While the botanical illustrations at the Division of Pomology served as a database of the fruits of America, they didn’t offer the equivalent of an official trademark for fruit innovators. This formal protection of the rights of fruit breeders came after the establishment of the Plant Patent Act in 1930, which accomplished what the illustrated register couldn’t. According to the Act, anyone who “invented or discovered and asexually reproduced any distinct and new variety of plant” could receive a patent. The Act finally offered patent coverage to living organisms, writes Kevles.
In addition to being beautiful works of art, the Pomological Watercolors offer an enduring understanding of the agricultural landscape of America. In 2011, the watercolors were digitized with a grant from the Ceres Trust, a nonprofit supporting agricultural research. “Our mission from the very beginning has been to preserve these treasures and to provide access so people can know about the collection and both its scientific and artistic value,” says Fugate. But initially, only low-resolution images were accessible in the public domain, and high-resolution images could be downloaded for a fee.
One champion of the watercolors is Parker Higgins, a director at Freedom of the Press Foundation, a nonprofit promoting the constitutional rights of journalists. In 2015, Higgins discovered through a FOIA request that the agency had made less than $600 off the images in the four years since digitization (which had cost $290,000). He wrote to the USDA, which subsequently made high-resolution images publicly available for download. Higgins put them up on Wikimedia, and created a popular Twitter bot, which tweets out a watercolor from the collection every few hours.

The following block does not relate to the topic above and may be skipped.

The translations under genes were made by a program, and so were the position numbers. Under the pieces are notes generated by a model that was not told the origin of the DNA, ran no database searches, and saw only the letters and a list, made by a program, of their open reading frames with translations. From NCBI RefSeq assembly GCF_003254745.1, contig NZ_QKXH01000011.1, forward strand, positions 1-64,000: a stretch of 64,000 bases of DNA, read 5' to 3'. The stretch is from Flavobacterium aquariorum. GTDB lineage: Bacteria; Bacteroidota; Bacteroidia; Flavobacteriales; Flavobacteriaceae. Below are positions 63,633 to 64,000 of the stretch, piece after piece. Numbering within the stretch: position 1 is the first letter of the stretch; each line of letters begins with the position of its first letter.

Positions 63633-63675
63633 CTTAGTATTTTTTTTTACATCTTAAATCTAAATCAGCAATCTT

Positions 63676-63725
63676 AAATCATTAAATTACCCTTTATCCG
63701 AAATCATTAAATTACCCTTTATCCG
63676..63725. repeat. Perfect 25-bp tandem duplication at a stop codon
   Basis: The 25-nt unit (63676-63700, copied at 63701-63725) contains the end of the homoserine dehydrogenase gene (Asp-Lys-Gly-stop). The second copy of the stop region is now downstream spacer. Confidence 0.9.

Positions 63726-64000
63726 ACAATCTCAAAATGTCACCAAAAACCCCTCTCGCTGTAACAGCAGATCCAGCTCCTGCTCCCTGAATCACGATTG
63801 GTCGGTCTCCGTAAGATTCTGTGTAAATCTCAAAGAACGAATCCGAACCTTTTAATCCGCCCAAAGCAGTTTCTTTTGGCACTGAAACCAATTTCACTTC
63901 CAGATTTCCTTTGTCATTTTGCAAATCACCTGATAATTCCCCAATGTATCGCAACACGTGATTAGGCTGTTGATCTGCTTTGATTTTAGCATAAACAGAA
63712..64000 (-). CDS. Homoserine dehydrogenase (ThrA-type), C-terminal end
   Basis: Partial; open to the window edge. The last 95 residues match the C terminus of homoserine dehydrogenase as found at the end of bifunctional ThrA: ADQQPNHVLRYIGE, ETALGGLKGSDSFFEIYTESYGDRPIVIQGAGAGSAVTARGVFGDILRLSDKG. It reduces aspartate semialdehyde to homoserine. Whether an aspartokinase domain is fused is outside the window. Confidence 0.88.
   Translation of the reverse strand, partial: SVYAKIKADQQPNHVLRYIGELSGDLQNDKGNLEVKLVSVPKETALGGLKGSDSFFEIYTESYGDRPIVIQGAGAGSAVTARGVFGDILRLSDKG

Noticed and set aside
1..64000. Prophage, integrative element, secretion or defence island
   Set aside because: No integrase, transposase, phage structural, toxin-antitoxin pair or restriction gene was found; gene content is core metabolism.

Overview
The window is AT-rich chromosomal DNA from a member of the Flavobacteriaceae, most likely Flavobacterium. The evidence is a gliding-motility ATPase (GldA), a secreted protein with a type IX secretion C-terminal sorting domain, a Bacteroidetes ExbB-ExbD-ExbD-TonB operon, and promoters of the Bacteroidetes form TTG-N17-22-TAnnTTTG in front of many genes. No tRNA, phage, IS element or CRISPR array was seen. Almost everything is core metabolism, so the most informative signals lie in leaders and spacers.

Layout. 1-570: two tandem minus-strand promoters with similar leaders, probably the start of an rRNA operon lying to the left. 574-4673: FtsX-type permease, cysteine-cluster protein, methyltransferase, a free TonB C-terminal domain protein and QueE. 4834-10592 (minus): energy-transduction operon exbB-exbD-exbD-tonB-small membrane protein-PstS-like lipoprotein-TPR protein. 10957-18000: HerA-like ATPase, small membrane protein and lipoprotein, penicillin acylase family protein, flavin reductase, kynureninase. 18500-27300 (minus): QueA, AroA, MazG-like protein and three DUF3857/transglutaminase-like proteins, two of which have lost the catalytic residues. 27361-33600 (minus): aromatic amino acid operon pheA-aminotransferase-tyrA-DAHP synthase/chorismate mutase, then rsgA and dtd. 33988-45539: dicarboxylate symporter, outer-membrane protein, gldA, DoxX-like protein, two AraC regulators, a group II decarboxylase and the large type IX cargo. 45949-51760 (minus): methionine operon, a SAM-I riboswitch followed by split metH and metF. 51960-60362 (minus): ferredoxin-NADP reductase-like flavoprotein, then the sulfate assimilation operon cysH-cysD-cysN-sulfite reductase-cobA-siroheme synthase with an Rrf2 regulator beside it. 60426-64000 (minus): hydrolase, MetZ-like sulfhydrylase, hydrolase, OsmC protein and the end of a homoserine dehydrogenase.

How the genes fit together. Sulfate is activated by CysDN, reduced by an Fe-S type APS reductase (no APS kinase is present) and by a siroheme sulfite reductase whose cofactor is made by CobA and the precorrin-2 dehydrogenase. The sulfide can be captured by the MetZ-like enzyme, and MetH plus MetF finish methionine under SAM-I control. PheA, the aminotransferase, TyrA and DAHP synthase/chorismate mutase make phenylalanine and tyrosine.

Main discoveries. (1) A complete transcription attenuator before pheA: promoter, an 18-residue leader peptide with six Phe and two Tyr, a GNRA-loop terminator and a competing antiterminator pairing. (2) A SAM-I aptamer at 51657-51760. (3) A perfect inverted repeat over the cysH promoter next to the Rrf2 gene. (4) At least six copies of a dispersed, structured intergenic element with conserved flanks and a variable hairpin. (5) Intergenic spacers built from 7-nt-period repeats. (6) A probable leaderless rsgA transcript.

In 2016, the lasting research value of the collection was showcased with the publication of the seven-volume Illustrated History of Apples in the United States and Canada, which included over 3,500 images of apples from the Pomological Watercolors. This herculean enterprise on botanical history took its author, Dan Bussey, 30 years to bring to fruition.
For Fugate, the beauty as well as “the science and the power of the illustrations for communication” all contribute to their appeal. But for Sara Lee, an archivist at the Special Collections, the most fascinating part of this collection may not even be the watercolors. Some of the paintings have accompanying wax models, which artists made in the exact weight of the original specimen. “They’re just amazing reproductions, and if, say, there’s an apple with a blemish on the original fruit, the artist will have portrayed that in the wax model as well,” says Lee.
The USDA Pomological Watercolors symbolize a long artistic history of intellectual ownership. They’ve gone from helping to establish the proprietary claims of horticulturists to their current status in the public domain, where they can be the property of anyone with a printer. As both a historical resource and the output of a serene Twitter bot, their charm and beauty endures.